choking on plastic

Tue, 24 April 2018

Surfing is freedom, says surfer and philosopher Aaron James but as Melissa Volker writes, not when it chokes us in plastic. Enter the first plastic-free SA Longboard Champs.


SURFERS WITH SOUL: Diony and Spider share a plastic-free moment. Photo Supplied

Aaron James is an interesting guy. An avid surfer whose been tubed at Nias and travelled the world to surf, he is a philosophy professor at the University of California, and well known for best-selling book Assholes: A Theory. Yes, he wrote about assholes, and their role in society. Finally.

But his most recent book - Surfing with Sartre: An Aquatic Inquiry into a Life of Meaning - examines how surfing gives us purpose. He submits that no water sport exemplifies freedom better than surfing. “The surfer’s spray flies off the surfboard, into the air and then rains into the ocean medium, being reabsorbed completely. In [a] snap in the wave pocket, the spray will erupt in a fanning plume, with an existence as evanescent as a passing fancy."

And of course, no trace is left behind. What a lesson for us humans: how to interact with our physical world. If only. Sadly, our presence in the world is not quite as “evanescent as a passing fancy”.

laden oil tankers

DUMPING GROUND: A massive mindset change is needed across the board. Photo Unsplashed

Help us make the Longboard Champs plastic free

Our terrestrial activities are problematic enough. Even on the beach and at surf contests, there are issues, not least when some think they can appropriate the ocean. Incidentally, James suggests wave appropriation is impossible. While some might claim a wave or a tube, you can never conquer the ocean, but you can stop it from choking in plastic waste.

Diony Lalieu heads up Ocean’s Pledge, an activism group that fights for a plastic-free ocean. It was formerly Surfer’s Pledge, but happily for kooks like me who surf a SUP (and even the poor suckers who sit on their bums and paddle) the group now has a more inclusive name for wave riders and ocean users of all persuasions.

She thinks we’ve got some work to do. Last year, at the SA Longboard Champs, she was appalled when plastic water bottles were handed out. Why would surfers, who are essentially advocates of a clean ocean, be party to one of the world’s greatest plastic pollutants?

all choked up

CHOKING UP: The ocean will end up asphyxiating unless we stop the plastic. Photo Unsplash

Tyler Pike Grade 12 Project

    ABOVE: Painting with found objects by Tyler Pike.

starbucks takeaway coffee with strawsIf you were down in JBay for the Corona JBay Open last year, you would have noticed (when your mind wasn’t being blown by perfect waves and perfect tens) that the event was plastic free. All the bottled water (and that other amber coloured water) was in glass. You couldn’t get a bag, a straw, a plastic fork or a coffee lid on the WSL’s watch. And, when Felipe Toledo was done landing his back-to-back alley-oops, you would have seen WSL staff clearing trash from the beach. They stepped up and took responsibility.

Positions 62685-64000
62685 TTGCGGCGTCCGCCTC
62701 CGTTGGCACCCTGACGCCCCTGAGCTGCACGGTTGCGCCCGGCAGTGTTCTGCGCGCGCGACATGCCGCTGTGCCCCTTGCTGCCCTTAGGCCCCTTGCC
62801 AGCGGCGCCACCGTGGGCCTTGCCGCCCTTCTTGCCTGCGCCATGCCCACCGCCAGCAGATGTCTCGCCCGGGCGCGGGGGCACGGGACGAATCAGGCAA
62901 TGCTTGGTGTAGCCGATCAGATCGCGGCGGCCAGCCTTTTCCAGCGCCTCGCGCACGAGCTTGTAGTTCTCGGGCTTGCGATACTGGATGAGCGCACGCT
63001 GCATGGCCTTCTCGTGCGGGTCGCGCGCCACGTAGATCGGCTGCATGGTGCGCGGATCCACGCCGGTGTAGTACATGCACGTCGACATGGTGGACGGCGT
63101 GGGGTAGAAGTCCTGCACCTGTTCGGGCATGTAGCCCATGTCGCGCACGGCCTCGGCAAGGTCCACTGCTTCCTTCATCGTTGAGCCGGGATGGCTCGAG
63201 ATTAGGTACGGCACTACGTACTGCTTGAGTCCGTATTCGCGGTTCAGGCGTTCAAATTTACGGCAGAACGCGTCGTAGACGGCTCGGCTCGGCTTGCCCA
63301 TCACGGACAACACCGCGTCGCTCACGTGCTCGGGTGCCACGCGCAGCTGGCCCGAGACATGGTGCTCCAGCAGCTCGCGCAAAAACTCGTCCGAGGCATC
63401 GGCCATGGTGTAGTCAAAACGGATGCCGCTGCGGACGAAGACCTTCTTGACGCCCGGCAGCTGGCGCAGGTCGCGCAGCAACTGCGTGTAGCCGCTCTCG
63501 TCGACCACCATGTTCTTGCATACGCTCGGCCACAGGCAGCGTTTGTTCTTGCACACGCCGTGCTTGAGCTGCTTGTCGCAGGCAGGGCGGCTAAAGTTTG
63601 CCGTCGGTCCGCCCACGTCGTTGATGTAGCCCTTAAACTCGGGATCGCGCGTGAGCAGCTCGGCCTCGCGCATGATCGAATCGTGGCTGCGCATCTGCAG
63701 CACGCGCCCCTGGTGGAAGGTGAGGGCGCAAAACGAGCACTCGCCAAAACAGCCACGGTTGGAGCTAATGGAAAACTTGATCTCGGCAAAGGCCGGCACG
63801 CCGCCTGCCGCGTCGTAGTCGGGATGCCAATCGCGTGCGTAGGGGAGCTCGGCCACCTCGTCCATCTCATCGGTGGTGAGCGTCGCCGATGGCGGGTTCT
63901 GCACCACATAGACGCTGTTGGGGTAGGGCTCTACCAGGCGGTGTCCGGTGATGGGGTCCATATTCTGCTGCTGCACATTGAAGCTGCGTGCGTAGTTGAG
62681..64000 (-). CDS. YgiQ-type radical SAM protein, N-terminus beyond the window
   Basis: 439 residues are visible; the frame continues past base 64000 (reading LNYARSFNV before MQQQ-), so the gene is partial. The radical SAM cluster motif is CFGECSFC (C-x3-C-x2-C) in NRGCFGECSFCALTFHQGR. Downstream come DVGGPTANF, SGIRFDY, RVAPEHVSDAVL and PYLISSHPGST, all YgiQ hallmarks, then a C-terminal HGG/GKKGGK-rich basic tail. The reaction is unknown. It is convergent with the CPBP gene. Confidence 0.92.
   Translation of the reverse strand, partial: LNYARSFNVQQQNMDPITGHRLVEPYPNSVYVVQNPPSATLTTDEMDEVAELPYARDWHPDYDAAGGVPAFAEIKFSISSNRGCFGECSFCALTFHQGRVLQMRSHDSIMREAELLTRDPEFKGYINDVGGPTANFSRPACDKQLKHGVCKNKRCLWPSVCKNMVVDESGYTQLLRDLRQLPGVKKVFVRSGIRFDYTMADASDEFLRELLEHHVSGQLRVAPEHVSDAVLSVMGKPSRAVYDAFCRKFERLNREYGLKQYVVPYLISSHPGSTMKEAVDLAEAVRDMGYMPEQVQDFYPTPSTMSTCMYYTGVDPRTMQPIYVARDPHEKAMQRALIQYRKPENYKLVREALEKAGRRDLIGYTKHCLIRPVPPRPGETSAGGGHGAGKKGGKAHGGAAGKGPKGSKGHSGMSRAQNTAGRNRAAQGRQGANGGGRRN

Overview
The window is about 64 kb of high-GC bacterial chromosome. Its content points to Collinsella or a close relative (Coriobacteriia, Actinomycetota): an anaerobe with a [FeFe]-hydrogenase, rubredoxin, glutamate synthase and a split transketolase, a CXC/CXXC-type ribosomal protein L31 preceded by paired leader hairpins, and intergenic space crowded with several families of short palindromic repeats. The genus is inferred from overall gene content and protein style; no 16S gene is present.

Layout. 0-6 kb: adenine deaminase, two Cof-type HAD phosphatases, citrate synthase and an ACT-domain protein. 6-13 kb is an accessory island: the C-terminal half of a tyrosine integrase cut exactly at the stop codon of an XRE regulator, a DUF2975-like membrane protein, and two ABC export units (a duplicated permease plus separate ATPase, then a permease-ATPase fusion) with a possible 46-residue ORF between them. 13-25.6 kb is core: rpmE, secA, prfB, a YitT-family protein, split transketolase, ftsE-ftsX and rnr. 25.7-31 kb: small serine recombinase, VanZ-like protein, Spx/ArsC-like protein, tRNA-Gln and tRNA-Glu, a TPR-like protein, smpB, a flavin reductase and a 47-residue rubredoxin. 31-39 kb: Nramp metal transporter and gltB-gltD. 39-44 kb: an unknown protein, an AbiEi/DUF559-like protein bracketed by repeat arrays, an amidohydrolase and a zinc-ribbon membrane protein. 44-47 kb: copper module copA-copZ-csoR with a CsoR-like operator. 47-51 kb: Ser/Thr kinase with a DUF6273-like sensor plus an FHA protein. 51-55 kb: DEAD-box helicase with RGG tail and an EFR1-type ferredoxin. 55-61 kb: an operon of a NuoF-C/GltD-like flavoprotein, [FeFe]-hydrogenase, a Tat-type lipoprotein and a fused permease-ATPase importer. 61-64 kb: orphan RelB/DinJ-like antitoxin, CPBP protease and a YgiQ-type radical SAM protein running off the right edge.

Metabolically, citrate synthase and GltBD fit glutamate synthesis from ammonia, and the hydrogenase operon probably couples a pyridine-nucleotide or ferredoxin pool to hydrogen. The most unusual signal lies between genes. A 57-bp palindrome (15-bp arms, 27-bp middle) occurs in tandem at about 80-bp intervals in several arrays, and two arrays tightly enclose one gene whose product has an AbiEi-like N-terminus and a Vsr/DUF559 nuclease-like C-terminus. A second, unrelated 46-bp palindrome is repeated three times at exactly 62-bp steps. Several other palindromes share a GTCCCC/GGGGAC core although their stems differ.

Thanks to Ocean’s Pledge and their partnership with Faithful to Nature, that vibe is coming to the Western Cape. The SA Longboarding Champs - starting tomorrow at Lamberts Bay and ending on Sunday 29 April will be a plastic-free event. Ocean’s Pledge gave the organisers and vendors guidelines to ensure that there will be barely any single-use plastic around. There will be no straws, no plastic cutlery, no polystyrene, no plastic bags, no plastic coffee cup lids and definitely no plastic water bottles. Water will be provided by a local purifier. Faithful to Nature is sponsoring metal water bottles for the judges and competitors.

But if you’re a soul surfer and contests are not your thing, your plastic footprint each time you hit the beach is still worth some reflection. That after-surf coffee? Do you refuse a lid? Or better still, do you take your own reusable cup or a coffee mug? Do you take your own shopping bag when you stock up on wax and solar resin?

Because even if you are responsible and throw your trash away, the reality is that there is no away. You merely relocate the item that you used for all of 90 seconds to another place. And that relocation results in more and more plastic ending up in the sea.

I think Aaron James is right. Surfing is the true “ideal limit of aquatic sports.” In his view, “surfing ... is a full, maybe the fullest, expression of the free human’s natural state of being.”

But then he asks of us, thinking surfers, natural custodians of the ocean:

“What should we do in a world in which ecological resources are a lot scarcer than they have been? Just party on?”

The answer according to James is “Yes. Just a different kind of partying.”

Indeed. The kind that excludes plastic.


0 #1 PauliPaupi 2018-04-26 20:28
I agree completely with this article and want to add... we surfers are all responsible for the amount of surfboards being checked away! That is also rubish so we should always try to reuse recycle surfboards before making our own custom made new one!!
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